government to even
greater concern for
domestic and global
policies needed to
Idumbaro (PhD buttress the base of US
o teach at U of scientific knowledge,
ult (CAS Office and to foster a better
Bright Fellow understanding of
eturn to Dar es nations abroad.

e. See African Studies, page 12
iter for African Studies

Around the College

Cesar N. Caviedes has been invited to be the keynote
speaker at Geography Awareness Week to be celebrated
at the University of Puerto Rico on November 11-13. His
address will deal with the distant effects of El Nino and
Anti-Ninos on hurricane frequency and increased rainfall
in the Caribbean region. In addition, Caviedes will hold a
short seminar for faculty and graduate students to discuss
current methodologies in climatological research.

Yunmei Chen visited and lectured at East Normal Univer-
sity, Jilin University and Fudan University in China during
May and June of this year.

In July Helmut Volklein gave an invited lecture at a confer-
ence on Arithmetic of Fields conducted by the Mathema-
tisches Forschungsinstitut, Oberwolfach, Germany. He also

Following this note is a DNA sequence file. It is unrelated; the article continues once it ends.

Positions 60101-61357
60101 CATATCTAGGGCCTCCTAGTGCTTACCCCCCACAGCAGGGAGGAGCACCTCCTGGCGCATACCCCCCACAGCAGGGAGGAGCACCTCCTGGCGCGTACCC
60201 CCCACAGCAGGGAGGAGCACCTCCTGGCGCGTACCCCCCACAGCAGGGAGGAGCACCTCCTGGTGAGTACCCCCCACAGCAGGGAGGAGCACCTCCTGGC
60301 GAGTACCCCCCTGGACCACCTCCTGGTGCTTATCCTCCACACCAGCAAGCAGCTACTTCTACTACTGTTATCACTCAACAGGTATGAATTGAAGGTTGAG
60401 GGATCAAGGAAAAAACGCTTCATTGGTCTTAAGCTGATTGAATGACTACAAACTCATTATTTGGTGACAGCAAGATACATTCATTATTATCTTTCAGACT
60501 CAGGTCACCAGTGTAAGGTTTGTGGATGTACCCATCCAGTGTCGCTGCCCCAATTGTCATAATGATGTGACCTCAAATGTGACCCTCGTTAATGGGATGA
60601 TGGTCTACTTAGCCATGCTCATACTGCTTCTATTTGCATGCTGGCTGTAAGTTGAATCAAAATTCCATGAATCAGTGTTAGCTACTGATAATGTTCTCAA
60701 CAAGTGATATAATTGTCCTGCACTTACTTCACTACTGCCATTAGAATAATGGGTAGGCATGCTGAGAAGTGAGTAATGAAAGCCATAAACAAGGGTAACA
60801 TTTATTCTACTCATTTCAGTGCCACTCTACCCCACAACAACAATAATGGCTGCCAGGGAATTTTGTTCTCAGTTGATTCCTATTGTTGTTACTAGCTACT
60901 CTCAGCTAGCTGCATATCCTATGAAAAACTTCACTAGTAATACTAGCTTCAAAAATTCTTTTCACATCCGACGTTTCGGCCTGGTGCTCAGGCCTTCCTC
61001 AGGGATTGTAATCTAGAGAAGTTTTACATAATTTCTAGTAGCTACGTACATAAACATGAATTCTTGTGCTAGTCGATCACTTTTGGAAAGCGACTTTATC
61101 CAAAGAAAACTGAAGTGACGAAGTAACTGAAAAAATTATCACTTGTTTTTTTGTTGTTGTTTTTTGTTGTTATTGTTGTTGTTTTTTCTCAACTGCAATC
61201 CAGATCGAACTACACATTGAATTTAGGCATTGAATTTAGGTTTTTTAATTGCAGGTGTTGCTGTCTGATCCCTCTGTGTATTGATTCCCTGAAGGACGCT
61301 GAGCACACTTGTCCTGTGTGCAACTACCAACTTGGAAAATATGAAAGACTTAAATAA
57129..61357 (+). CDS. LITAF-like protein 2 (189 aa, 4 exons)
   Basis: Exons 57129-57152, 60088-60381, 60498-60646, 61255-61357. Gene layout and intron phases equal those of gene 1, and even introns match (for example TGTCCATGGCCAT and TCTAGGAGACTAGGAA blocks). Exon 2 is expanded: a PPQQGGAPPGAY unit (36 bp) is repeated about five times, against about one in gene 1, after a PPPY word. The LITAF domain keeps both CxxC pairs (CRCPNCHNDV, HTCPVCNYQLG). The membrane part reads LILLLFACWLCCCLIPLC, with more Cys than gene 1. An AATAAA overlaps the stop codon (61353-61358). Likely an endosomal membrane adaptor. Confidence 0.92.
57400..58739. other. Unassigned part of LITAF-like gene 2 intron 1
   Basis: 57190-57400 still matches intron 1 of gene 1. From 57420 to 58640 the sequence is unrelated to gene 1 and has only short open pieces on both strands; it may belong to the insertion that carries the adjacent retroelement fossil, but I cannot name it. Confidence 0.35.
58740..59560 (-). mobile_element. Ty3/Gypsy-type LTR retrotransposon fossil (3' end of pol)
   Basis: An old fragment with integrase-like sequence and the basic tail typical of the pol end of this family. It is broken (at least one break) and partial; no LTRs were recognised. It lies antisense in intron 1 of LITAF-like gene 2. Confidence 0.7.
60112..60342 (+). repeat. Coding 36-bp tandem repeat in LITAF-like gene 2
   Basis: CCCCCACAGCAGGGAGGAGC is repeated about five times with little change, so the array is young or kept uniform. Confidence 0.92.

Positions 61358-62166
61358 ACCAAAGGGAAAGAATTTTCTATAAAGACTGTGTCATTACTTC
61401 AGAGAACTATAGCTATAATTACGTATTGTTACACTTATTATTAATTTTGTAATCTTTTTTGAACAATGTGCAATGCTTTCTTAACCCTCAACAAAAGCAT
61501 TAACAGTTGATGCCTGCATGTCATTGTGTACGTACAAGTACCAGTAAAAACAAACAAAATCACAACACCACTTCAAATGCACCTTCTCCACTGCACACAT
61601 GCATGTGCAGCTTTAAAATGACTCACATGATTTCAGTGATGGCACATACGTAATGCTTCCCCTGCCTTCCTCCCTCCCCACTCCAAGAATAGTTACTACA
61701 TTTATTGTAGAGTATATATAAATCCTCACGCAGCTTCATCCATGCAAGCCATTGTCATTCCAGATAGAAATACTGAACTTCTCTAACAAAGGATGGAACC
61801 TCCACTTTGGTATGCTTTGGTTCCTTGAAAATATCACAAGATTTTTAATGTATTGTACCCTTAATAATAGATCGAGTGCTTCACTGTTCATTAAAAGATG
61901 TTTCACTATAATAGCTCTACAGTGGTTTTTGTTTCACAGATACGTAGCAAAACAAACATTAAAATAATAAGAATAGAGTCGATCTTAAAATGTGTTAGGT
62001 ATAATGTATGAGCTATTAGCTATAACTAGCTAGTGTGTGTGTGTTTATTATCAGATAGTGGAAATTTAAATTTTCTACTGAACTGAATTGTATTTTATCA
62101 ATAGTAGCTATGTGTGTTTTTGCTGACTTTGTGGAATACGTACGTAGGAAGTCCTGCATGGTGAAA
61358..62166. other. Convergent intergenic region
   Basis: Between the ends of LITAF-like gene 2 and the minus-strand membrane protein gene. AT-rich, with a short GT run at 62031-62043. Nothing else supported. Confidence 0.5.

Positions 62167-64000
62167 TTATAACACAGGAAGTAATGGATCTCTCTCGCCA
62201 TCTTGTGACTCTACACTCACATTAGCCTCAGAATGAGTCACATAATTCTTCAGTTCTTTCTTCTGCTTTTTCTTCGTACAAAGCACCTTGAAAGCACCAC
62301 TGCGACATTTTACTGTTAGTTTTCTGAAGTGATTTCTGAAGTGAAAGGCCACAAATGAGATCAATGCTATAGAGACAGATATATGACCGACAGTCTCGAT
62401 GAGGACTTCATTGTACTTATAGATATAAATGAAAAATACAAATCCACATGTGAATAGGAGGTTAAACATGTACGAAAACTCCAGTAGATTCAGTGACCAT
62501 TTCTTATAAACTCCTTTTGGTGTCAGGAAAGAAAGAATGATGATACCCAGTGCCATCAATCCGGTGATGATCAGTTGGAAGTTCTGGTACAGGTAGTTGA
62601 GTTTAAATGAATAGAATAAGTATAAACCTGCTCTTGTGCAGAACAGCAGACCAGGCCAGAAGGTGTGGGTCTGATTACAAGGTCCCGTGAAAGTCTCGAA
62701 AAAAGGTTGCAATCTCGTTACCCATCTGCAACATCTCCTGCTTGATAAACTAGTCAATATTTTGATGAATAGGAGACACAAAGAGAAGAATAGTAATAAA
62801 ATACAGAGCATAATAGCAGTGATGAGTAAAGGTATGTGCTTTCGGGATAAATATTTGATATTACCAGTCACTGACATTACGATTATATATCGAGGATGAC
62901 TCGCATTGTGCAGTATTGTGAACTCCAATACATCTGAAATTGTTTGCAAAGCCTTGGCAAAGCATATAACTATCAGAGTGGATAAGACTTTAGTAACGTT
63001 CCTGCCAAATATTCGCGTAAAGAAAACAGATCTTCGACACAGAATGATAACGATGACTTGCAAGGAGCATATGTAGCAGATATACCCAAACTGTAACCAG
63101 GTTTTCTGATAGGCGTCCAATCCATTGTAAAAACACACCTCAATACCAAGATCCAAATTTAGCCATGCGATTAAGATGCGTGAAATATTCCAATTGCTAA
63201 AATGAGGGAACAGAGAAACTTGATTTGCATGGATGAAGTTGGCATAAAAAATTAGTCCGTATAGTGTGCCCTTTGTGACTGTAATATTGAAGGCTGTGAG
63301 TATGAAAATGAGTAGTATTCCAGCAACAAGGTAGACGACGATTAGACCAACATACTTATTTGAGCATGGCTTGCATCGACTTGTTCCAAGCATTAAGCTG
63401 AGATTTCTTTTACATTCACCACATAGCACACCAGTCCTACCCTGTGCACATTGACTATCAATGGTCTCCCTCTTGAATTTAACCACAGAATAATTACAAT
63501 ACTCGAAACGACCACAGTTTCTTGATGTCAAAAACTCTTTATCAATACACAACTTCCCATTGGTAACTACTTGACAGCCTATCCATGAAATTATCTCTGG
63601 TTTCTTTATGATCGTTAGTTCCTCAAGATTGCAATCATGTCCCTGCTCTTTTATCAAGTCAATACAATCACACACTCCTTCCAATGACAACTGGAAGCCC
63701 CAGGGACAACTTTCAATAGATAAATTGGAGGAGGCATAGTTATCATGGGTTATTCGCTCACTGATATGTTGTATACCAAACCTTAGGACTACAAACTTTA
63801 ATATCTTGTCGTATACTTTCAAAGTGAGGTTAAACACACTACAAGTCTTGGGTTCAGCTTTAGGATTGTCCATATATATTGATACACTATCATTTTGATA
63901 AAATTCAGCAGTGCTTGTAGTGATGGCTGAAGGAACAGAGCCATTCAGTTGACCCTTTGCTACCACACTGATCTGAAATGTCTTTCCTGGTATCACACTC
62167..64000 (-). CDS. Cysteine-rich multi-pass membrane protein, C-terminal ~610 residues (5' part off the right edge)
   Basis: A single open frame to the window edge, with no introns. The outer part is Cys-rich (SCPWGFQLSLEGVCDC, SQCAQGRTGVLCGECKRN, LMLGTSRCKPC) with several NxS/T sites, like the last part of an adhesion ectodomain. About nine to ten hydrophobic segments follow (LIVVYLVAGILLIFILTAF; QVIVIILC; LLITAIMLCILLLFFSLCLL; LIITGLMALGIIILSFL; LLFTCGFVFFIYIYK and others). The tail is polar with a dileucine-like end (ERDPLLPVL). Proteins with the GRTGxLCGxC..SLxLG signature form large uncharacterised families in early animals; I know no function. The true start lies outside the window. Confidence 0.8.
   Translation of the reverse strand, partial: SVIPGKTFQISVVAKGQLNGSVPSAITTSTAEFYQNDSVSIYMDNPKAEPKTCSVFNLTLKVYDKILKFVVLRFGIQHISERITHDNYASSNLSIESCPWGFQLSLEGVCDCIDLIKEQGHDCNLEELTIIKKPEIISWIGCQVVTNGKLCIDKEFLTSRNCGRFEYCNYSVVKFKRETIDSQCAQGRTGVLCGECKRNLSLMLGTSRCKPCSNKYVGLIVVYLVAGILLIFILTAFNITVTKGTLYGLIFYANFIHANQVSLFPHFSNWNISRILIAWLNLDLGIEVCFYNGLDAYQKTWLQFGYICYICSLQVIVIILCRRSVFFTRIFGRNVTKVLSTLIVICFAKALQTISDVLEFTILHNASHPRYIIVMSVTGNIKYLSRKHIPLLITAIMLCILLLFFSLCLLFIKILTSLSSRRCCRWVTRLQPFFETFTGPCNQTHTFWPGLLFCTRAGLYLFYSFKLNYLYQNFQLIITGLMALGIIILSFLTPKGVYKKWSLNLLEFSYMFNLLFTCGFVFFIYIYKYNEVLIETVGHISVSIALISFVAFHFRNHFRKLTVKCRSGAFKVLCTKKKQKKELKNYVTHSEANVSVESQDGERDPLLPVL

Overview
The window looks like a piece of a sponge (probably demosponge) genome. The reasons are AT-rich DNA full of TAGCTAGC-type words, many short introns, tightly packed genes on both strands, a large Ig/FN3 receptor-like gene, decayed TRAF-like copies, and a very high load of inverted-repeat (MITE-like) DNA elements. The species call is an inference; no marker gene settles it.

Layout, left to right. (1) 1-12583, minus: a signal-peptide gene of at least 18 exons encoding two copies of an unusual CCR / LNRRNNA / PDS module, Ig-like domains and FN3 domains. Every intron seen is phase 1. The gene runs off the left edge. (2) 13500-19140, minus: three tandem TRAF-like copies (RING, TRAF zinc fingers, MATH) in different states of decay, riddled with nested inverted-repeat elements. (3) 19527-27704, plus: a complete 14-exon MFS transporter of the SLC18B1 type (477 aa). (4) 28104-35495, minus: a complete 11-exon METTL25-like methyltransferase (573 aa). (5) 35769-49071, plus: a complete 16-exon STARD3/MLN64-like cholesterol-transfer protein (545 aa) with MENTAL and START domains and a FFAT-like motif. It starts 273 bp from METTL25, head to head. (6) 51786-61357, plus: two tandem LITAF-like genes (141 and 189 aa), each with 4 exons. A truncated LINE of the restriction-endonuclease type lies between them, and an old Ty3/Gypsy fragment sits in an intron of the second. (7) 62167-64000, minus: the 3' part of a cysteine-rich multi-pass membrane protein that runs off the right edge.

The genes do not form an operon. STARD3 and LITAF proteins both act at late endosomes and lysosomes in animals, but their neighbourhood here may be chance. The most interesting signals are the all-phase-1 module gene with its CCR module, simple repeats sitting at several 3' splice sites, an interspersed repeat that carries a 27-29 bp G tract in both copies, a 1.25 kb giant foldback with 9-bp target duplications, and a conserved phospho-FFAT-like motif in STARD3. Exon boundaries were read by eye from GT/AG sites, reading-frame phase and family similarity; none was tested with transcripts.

visited Erlangen University, Germany.

Neil White gave an invited talk at an international confer-
ence on Combinatorial Methods, in Porto, Portugal, July

Marilyn Holly is an invited speaker on "The future of
environmental philosophy" at the November Florida Philo-
sophical Association Meeting.

Greg Ray is an invited visiting associate this term at the
University of Michigan, Ann Arbor.

At the invitation of the Herczeg Institute on Aging and the
Department of Sociology and Anthropology at Tel Aviv
University, Jay Gubrium, professor of sociology, lectured
on "Narrative Practice and the Construction of Life Stories."
He also gave a faculty seminar entitled "Working at the In-
tersection of Biography, Narrative, and Culture," sponsored
by Tel Aviv University's School of Nursing.

* Homecoming Activities *

CLAS/LAW Barbecue

* All CLAS faculty, staff, students and alumni are invited to
* the annual CLAS/College of Law BBQ, Friday, November 13,
* from 11AM until the parade ends. Barbecue will be served
under the big blue and white tent on the north side of Flint
Hall (facing University Avenue and the parade). The home-
* coming barbecue is sponsored by Bruce S. Bullock (LS '55,
* LLB '62) and Sam Y. Allgood, Jr. (JD '49).

Homecoming Magic Show